shutterstock 60648760Sleep tips and support from specially trained nurses are valued by new parents but do not help increase postpartum sleep for first-time moms or their babies.

According to a new study by Dr. Robyn Stremler, assistant professor at the Lawrence S. Bloomberg Faculty of Nursing, participants who received the sleep intervention program, including in-hospital sessions and telephone support, and those who did not recorded the same amount of postpartum sleep. This study, published online in the BMJ (British Medical Journal), studied sleep patterns of 246 new moms in Ontario and their infants at six and 12 weeks old.

“Moms are always looking for solutions to get more sleep for themselves and their babies and the idea behind this program was to incorporate delivery of strategies to promote sleep into postpartum care,” says Stremler. “Postpartum sleep is complex and these findings suggest that first-time moms have so much to learn with their baby in the first few weeks that fostering maternal and infant sleep patterns may be difficult to do. Health care practitioners want to provide effective interventions to help parents reduce sleep deprivation and fatigue and this study takes us in the right direction.”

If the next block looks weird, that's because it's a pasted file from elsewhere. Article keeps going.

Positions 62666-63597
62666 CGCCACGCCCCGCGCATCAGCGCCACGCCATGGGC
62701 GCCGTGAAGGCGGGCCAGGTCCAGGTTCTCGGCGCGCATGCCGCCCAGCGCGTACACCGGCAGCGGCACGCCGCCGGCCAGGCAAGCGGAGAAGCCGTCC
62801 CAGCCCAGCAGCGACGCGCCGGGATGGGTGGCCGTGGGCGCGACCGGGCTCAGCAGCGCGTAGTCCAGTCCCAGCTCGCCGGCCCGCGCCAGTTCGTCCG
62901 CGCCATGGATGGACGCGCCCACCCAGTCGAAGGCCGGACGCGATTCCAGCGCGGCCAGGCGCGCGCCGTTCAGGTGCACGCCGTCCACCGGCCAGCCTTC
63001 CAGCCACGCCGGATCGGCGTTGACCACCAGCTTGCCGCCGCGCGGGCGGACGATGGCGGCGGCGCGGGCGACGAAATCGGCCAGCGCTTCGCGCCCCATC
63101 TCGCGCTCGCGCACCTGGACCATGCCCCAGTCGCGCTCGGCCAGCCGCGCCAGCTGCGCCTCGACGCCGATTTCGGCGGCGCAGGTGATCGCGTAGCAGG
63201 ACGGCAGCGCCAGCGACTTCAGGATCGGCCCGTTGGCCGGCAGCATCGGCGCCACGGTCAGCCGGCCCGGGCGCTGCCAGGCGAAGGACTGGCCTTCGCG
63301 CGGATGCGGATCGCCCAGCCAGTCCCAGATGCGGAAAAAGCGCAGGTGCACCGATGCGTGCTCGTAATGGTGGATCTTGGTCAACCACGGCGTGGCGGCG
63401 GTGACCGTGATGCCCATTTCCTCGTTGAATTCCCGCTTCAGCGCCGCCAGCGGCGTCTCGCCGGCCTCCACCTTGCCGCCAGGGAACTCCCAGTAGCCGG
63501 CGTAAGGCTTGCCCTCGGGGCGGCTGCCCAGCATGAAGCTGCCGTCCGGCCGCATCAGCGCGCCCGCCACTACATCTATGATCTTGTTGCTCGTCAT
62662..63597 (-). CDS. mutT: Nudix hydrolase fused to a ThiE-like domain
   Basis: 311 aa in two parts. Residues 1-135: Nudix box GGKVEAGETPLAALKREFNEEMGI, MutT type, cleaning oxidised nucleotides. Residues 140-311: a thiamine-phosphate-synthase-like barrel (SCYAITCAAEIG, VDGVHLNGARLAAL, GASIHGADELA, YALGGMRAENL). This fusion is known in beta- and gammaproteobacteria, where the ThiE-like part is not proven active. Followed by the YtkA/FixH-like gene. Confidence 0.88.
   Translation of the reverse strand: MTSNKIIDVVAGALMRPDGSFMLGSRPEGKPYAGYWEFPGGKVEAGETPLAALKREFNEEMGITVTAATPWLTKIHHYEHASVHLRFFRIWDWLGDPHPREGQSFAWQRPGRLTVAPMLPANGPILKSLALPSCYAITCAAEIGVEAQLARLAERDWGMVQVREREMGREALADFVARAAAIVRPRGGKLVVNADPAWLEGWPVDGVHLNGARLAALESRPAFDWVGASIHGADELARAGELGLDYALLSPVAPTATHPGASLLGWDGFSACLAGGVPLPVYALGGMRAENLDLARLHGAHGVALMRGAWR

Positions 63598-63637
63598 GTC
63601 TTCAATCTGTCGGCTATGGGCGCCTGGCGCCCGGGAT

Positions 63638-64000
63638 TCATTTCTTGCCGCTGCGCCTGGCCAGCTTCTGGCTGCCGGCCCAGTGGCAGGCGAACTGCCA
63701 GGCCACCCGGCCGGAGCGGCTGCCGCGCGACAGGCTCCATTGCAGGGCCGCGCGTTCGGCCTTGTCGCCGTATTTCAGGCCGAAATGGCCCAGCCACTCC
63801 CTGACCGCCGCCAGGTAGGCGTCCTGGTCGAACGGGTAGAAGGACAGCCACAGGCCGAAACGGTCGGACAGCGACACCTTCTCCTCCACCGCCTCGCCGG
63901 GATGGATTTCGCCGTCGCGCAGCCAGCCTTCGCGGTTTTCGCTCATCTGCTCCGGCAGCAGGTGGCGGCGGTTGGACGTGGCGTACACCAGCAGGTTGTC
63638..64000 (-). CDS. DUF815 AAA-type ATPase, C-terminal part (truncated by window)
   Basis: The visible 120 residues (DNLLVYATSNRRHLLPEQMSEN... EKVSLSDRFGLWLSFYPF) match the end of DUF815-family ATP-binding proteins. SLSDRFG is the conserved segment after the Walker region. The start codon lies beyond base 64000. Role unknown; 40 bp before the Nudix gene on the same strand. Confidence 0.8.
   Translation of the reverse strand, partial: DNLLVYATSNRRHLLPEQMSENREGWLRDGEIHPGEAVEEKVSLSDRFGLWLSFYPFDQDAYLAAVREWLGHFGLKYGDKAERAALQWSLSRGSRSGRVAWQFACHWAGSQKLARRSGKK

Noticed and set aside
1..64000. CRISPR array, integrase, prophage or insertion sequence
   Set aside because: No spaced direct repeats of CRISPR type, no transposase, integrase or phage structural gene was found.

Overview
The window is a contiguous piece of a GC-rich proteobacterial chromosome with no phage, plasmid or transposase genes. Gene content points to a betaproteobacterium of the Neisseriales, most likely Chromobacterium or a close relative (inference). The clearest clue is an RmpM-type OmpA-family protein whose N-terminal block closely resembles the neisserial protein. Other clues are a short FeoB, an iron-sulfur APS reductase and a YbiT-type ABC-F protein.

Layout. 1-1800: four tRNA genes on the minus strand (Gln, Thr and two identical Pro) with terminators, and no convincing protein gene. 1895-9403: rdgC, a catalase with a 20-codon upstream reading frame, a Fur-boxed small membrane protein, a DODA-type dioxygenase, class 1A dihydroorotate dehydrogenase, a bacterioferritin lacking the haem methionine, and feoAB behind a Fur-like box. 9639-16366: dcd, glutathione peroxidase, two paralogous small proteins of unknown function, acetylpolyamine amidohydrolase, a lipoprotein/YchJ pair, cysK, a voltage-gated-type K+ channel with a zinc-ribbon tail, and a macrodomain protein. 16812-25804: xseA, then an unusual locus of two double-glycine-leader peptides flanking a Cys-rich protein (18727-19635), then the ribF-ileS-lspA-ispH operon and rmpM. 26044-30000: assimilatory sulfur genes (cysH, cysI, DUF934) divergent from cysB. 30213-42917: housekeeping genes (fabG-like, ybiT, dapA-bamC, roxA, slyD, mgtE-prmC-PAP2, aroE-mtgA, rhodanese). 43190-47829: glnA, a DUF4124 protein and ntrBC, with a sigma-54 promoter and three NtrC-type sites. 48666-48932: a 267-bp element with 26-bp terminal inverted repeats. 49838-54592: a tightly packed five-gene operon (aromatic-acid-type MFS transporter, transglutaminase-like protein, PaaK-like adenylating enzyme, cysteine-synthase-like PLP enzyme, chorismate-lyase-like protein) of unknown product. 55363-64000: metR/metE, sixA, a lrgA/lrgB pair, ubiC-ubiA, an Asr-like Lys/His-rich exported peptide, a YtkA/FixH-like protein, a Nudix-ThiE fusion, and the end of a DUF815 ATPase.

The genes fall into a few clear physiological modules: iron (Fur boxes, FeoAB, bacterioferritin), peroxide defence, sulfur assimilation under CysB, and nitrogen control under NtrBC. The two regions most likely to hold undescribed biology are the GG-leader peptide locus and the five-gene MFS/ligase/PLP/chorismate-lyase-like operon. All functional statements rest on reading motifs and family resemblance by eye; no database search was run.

Key Highlights
• First large-scale trial aimed at improving both maternal and infant sleep to use actigraphy;
• Participants reported using many of the suggested strategies to improve sleep and they enjoyed receiving the information from the sleep intervention nurses;
• Moms in the sleep intervention group, who received the additional nursing support, and the usual care group both averaged 6.5 hours of nighttime sleep;
• Delivering sleep interventions at the early postpartum stage in-hospital and in the first weeks at home is ineffective in improving maternal and infant sleep, so interventions may be better targeted after the first few months postpartum; and
• There was no effect of the sleep intervention program on maternal depressive symptoms, fatigue, or breastfeeding rates.